By Matthew Cenzon. May 7th 2016

The consumption of alcohol is a socially accepted past time. From happy hours to family gatherings, it is common for adults who are of age to toss back a few while enjoying the company of their friends, family or peers. However, there is a very dark side to the jovial nature of having a libation, and that is when the volume of alcohol being consumed steadily increases to unhealthy proportions. Here is an inside look at alcoholism, which is a type of sickness that many people are unaware they are affected by.

What Is It?

Alcoholism is a complete dependence on alcohol consumption. In other words, it is an addiction to alcohol. Much like any other drug addiction, a person afflicted by alcoholism will have an uncontrollable desire to constantly consume alcohol. Alcoholism tends to follow alcohol abuse, which is the unhealthy consumption of alcohol. Unhealthy consumption can refer to the sheer volume of alcoholic beverages consumed in one sitting, or the frequency in which alcohol is consumed on a weekly basis.

According to PubMed Health from the United States National Library of Medicine, those who suffer from alcohol abuse are more likely to develop alcoholism under these particular circumstances:

  • Any male who has 15 or more drinks per week
  • Any female who has 12 or more drinks per week
  • Any person who consumes five or more drinks per occasion at least once a week

One alcoholic drink is generally defined by one of the following:

  • 12 ounces of beer
  • 5 ounces of wine
  • 1.5 ounces of liquor

Causes And Risk Factors

There is no specific cause for developing alcoholism. A person can develop this condition overtime, due to various factors in his or her life. Studies have suggested a correlation between alcoholism and genetics. However, an inherited dependency on alcohol can be also explained by constantly being around a parental figure who also suffered from alcoholism. In other words, it is difficult to determine whether alcoholism is, indeed, inherited or just caused by influential factors.

Risk factors for the development for alcoholism include:

  • Having a parent who suffers from alcoholism
  • Low self-esteem
  • Relationship problems
  • Stress
  • Depression
  • Being surrounded by people who suffer from alcoholism or alcohol abuse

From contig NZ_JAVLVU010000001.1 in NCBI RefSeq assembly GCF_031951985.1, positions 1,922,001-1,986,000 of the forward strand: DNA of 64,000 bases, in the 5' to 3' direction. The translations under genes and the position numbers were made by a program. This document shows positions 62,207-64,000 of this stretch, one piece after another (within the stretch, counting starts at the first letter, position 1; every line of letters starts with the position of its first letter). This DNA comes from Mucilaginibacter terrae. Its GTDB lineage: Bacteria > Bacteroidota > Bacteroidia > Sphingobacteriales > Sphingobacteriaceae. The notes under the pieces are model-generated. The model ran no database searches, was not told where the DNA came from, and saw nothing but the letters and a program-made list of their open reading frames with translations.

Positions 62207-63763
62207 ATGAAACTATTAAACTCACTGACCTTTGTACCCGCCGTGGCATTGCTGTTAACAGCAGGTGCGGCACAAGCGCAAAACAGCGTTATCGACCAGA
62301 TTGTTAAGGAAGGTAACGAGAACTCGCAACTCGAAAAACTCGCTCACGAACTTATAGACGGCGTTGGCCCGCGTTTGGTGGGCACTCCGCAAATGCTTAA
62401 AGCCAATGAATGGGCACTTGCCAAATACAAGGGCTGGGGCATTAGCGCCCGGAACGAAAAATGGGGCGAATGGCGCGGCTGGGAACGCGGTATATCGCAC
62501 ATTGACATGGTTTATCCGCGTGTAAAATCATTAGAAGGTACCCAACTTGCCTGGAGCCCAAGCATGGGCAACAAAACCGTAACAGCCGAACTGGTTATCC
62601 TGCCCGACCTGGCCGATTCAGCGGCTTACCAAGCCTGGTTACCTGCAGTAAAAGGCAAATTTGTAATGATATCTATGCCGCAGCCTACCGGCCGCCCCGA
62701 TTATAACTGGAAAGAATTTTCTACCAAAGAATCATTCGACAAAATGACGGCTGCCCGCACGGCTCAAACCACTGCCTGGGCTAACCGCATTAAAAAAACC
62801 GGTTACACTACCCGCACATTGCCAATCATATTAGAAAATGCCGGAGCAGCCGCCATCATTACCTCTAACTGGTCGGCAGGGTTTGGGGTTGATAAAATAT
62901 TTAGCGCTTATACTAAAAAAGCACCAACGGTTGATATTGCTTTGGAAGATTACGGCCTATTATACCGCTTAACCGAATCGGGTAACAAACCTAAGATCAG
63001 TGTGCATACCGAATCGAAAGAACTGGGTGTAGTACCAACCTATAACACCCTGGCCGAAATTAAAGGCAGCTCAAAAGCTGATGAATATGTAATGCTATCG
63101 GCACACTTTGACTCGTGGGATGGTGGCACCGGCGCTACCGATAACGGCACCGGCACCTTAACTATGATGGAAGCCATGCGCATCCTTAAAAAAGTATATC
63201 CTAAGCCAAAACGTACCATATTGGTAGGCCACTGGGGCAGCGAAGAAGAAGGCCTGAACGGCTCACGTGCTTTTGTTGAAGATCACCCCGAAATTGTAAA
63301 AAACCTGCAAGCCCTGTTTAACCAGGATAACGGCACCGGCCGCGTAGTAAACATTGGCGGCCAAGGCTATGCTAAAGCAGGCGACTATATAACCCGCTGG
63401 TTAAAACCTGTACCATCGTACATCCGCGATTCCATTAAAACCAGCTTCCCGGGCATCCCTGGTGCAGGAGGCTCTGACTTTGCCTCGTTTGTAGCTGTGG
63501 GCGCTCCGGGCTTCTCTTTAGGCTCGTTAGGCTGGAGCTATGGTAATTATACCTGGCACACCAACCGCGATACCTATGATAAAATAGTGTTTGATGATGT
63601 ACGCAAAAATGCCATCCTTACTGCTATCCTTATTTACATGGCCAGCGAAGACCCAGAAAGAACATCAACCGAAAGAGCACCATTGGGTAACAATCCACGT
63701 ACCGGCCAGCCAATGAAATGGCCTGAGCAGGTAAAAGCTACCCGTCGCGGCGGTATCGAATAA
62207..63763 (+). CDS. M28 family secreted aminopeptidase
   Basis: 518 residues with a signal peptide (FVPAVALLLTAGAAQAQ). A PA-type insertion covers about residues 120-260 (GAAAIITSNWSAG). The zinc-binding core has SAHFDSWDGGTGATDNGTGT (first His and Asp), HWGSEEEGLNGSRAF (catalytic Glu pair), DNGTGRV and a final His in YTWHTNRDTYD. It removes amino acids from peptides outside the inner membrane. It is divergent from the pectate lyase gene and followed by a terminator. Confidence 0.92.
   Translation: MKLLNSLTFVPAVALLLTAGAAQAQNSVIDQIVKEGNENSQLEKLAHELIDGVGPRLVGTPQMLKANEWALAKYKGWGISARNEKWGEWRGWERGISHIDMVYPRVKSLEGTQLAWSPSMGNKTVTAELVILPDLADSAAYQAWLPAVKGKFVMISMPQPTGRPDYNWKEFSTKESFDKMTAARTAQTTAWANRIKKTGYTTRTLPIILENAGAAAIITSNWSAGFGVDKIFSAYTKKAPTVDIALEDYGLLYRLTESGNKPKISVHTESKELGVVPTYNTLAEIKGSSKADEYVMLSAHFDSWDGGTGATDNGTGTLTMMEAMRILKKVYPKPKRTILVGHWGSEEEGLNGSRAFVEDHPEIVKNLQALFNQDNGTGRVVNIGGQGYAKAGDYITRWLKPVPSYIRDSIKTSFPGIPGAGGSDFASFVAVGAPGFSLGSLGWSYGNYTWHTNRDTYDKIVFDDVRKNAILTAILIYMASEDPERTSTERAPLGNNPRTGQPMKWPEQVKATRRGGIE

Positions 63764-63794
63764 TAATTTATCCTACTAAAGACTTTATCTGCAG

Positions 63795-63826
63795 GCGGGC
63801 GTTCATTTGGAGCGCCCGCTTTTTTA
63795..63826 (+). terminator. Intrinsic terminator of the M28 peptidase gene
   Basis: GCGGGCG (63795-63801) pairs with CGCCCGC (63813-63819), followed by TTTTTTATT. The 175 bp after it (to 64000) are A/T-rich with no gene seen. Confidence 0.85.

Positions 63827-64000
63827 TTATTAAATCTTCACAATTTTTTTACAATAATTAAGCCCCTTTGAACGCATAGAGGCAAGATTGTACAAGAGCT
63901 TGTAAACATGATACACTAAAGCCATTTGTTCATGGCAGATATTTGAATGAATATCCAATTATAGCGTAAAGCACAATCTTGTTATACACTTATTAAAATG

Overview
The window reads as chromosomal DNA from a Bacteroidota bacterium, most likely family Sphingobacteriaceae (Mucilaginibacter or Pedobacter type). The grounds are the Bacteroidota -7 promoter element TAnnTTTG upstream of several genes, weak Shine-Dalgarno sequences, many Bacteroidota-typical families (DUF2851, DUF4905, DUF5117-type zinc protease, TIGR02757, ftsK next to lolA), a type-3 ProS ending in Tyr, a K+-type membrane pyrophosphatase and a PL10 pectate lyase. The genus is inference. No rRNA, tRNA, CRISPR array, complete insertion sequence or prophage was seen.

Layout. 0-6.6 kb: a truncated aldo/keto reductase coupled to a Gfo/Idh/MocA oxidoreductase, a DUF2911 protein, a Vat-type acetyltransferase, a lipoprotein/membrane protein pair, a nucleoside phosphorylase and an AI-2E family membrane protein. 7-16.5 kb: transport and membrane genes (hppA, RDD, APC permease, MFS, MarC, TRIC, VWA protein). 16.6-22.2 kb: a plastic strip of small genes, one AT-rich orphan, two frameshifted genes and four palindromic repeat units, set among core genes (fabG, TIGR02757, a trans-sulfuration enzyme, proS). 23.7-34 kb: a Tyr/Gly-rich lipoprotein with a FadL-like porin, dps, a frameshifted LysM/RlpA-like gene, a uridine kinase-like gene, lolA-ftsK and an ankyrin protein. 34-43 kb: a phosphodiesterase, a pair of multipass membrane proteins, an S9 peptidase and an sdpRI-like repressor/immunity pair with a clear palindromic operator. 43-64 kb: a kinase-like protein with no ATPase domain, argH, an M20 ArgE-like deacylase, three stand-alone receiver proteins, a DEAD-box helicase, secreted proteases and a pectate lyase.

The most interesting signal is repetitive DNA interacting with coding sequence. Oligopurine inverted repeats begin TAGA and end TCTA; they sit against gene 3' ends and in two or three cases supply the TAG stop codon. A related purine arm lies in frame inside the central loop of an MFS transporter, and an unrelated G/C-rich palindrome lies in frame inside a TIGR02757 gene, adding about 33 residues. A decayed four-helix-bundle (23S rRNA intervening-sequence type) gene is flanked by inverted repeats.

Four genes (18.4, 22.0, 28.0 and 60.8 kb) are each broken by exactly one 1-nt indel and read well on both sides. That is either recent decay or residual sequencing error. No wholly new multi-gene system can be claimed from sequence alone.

• Live in an environment where excessive alcohol consumption is not only accepted, but encouraged
  • Easy access to alcohol
  • Suffering from hardships, especially economic or emotional hardships

Signs and Symptoms

Common signs of alcoholism include:

  • High irritability or emotional distress unless alcohol is being consumed
  • Endangering oneself for the sake of drinking (drunk driving, drinking with a health condition)
  • Inability to control the consumption of alcohol
  • Drinking alone
  • Constantly looking for excuses to consume alcohol
  • Using alcohol for celebratory purposes (drinking after a good day at work)
  • Using alcohol to appease a troubling situation (drinking after a bad day at work)
  • Inability to resist alcohol at the mere sight or smell of it
  • Hiding the addiction
  • Becoming violent or emotionally unstable while drinking
  • Missing work, school or important events because the person is constantly in an inebriated state
  • Physically and emotionally neglecting oneself
  • Ignoring physical appearance; lack of personal hygiene

Common symptoms of alcoholism include:

  • Uncontrollable shakes and tremors, especially around the hands after alcohol has not been consumed for a long period of time
  • Memory loss
  • Blacking out
  • Inability to think clearly
  • Mood swings
  • Constantly smelling like alcohol
  • Anxiety
  • Insomnia

Many of these symptoms fall under the category of alcohol withdrawal. Any person who is showing significant signs and symptoms of alcoholism needs to seek out professional assistance immediately.


While the primary treatment for alcoholism is to stop drinking completely, one may find that the addiction to alcohol is so strong, it is difficult to completely quit drinking without professional assistance. If the alcohol dependency is not too severe, a person can start slowly reducing the amount of alcohol that is consumed on a weekly basis to more moderate levels.

However, those who have been suffering from alcoholism for quite some time may go through quite an ordeal to quit their addiction. Treatment centers and facilities are available to assist with severe cases of alcoholism. Just going without a single drop of alcohol in an addict's system for 24 hours is enough to cause a severe case of alcohol withdrawal, also known as delirium tremens. This can result in:

  • Fever
  • Seizures
  • Severe confusion and agitation
  • Hallucination
  • Loss of bodily function

It is for this reason that professional help is necessary to help someone suffering from alcoholism to slowly wean off of the alcohol. Once that person's health is stabilized, they may be released from a treatment facility into the care of friends or family members. However, the treatment does not stop there.

Support groups for alcohol recovery and addiction are crucial for preventing a relapse. These programs offer pier support via counselors, mentors and through a group of individuals who have also suffered due to their dependency on alcohol.

Those concerned about themselves or a loved one who is suffering from alcoholism should speak with a doctor or healthcare professional for further assistance.


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